By Rhonda Dredge
Living and working in the CBD has been difficult since the pandemic be- gan and no clear picture of the future has yet emerged.
Real estate agents, building owners and tenants may hold the keys to the actual rental space but their hands are tied.
Everyone is waiting on government announcements in terms of workplace safety.
Agents are hopeful that open house inspections will be permitted in early December, following the regular Sunday press conference by Premier Daniel Andrews.
Flinders Lane agent Dionne Wilson, of Harcourts, predicts that a move from private to open house inspections will ease the pain of selling and renting apartments.
For the past month, individual inspections have meant that clients look at properties one at a time.
Dionne has a heritage apartment for sale in the old Masonic Lodge on Flinders St. The two-bedroom apartment is on the market for $650,000 and she hopes it has held its price.
“I won’t lie,” she said. “We have a 30 per cent vacancy rate in the CBD. I expect other agents are in the same boat. It’s been a difficult time.”
Residential real estate depends on getting buyers and renters through properties but this was banned during Stage 4 restrictions.
“I rented out a few apartments sight unseen,” Dionne said. “We created escape clauses. Two clients stayed on but a third reduced the lease to three months.”
Renters are benefitting by an esti- mated 20 to 25 per cent drop in rents. This ranges from $50 to $200 a week.
Many are renegotiating their leases based on the rentals being asked for empty apartments in their buildings.
The vendor of the Masonic Lodge property previously rented it to visitors through Airbnb but this was banned during the COVID crisis. She had four other CBD apartments on the books and ran them as a business.
“Now she’s got a fulltime job,” Dionne said. “She’s selling kitchens.”
Commercial building owners have had even less leeway to open up their buildings to potential tenants. Many have been forced to reduce rents on unoccupied offices and put up with vacancies.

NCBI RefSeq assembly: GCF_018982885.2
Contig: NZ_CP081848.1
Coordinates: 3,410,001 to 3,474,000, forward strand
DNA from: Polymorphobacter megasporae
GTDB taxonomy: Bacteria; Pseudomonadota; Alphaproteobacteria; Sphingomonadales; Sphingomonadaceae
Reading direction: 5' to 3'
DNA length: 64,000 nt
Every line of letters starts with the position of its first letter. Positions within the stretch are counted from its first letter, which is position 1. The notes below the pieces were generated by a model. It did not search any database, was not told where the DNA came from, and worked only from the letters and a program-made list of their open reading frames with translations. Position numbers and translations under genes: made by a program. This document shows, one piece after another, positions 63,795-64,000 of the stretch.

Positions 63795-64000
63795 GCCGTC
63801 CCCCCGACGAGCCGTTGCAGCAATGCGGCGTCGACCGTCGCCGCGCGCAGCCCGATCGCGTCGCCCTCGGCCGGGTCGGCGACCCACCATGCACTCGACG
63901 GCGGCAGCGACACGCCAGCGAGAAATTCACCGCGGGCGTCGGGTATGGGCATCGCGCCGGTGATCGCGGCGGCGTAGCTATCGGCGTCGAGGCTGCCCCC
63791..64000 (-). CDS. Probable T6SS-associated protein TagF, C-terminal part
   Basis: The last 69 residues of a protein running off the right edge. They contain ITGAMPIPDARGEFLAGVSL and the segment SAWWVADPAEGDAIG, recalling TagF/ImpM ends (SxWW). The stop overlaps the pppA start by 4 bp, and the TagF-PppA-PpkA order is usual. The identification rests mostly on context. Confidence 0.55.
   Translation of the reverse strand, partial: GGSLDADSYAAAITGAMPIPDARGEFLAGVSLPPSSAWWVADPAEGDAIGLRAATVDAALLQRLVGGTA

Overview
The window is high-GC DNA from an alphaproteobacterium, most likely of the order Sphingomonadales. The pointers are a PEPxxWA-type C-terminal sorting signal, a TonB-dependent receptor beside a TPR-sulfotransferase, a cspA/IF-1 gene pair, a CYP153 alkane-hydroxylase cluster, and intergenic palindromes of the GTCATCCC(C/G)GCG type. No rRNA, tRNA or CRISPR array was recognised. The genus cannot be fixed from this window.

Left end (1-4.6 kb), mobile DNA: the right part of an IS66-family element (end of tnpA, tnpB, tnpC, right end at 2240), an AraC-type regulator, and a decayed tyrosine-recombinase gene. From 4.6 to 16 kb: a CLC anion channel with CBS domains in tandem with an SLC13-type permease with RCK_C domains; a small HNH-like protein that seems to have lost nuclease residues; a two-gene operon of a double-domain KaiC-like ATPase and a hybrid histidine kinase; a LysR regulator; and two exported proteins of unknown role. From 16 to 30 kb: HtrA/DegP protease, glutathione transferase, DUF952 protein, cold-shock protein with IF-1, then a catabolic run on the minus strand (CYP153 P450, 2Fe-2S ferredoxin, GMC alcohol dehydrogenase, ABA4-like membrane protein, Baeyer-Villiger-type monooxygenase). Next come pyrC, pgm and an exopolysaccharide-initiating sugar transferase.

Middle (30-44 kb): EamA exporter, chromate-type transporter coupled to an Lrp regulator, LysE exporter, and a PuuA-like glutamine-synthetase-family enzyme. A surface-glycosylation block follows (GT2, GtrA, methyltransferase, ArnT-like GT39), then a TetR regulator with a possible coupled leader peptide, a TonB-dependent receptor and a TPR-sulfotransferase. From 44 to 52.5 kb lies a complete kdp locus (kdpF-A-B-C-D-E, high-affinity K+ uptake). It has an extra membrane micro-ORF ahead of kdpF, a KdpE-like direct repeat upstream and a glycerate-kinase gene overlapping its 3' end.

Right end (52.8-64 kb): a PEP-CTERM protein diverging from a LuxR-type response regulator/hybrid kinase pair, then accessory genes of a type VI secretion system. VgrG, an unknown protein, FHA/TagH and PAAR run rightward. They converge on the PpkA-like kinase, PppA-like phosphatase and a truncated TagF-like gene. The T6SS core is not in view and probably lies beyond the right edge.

King Ng’s family business owns a nine-storey commercial building in Collins St. They have reduced rent for tenants but at this stage office workers are still expected to work from home if they can.
“No-one knows what is going to happen,” King said. “Some companies won’t need as much space. Surveys show that 70 per cent of staff say they want to work two-three days at home.”
The sub-leasing rate in both Melbourne and Sydney has increased and some of the corporates have been downsizing their CBD office holdings. KPMG is looking to sub-lease and others are considering moving their offices out of the CBD.
But King predicts that only government and large companies will go down the home office path to retain talent and this is a sentiment echoed by small businesses with a strong commitment to the CBD.
Dionne said that it took 40 minutes on Zoom to teach an intern some- thing that would take two minutes face-to-face. “We’re desperate to get back to the office,” she said. “I’ve got the space so it makes sense to have people in it.”
A survey by the Building Council of Australia found that just seven per cent of building owners in Melbourne’s CBD thought that workers would return this year. This compares to 40 per cent in Sydney.
The survey was done in October, however, and the goal posts can move quite swiftly. Who would have thought that the number of cases would drop so resoundingly to zero?
CBD businessman George Richards manages an educational recruitment company in Flinders Lane. He said he would be moving back next year but he was too busy on Zoom to elaborate.
“Super sorry, but I’ve just been dragged into another meeting, which blocks out my day (don’t love the meeting density brought about by COVID),” he texted.